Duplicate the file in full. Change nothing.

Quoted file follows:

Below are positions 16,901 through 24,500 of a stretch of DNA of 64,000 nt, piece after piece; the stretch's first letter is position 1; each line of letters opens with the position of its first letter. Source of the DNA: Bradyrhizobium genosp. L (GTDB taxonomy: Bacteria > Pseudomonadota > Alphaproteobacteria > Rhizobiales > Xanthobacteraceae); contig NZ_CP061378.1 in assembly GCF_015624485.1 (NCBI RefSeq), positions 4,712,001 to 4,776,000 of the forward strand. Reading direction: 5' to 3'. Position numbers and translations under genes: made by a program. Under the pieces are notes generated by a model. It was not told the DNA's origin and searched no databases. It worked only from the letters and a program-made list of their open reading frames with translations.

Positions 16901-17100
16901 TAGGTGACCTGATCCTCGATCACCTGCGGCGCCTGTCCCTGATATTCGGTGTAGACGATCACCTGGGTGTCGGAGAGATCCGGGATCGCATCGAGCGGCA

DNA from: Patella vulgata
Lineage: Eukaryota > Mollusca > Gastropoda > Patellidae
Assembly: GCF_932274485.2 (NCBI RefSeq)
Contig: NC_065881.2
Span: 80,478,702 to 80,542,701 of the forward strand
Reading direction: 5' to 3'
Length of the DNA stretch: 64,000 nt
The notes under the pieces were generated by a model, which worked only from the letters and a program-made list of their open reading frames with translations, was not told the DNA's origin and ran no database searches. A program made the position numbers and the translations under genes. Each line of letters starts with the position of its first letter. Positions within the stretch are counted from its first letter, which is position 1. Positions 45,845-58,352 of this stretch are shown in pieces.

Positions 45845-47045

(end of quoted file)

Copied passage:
Below are positions 16,901 through 24,500 of a stretch of DNA of 64,000 nt, piece after piece; the stretch's first letter is position 1; each line of letters opens with the position of its first letter. Source of the DNA: Bradyrhizobium genosp. L (GTDB taxonomy: Bacteria > Pseudomonadota > Alphaproteobacteria > Rhizobiales > Xanthobacteraceae); contig NZ_CP061378.1 in assembly GCF_015624485.1 (NCBI RefSeq), positions 4,712,001 to 4,776,000 of the forward strand. Reading direction: 5' to 3'. Position numbers and translations under genes: made by a program. Under the pieces are notes generated by a model. It was not told the DNA's origin and searched no databases. It worked only from the letters and a program-made list of their open reading frames with translations.

Positions 16901-17100
16901 TAGGTGACCTGATCCTCGATCACCTGCGGCGCCTGTCCCTGATATTCGGTGTAGACGATCACCTGGGTGTCGGAGAGATCCGGGATCGCATCGAGCGGCA

DNA from: Patella vulgata
Lineage: Eukaryota > Mollusca > Gastropoda > Patellidae
Assembly: GCF_932274485.2 (NCBI RefSeq)
Contig: NC_065881.2
Span: 80,478,702 to 80,542,701 of the forward strand
Reading direction: 5' to 3'
Length of the DNA stretch: 64,000 nt
The notes under the pieces were generated by a model, which worked only from the letters and a program-made list of their open reading frames with translations, was not told the DNA's origin and ran no database searches. A program made the position numbers and the translations under genes. Each line of letters starts with the position of its first letter. Positions within the stretch are counted from its first letter, which is position 1. Positions 45,845-58,352 of this stretch are shown in pieces.

Positions 45845-47045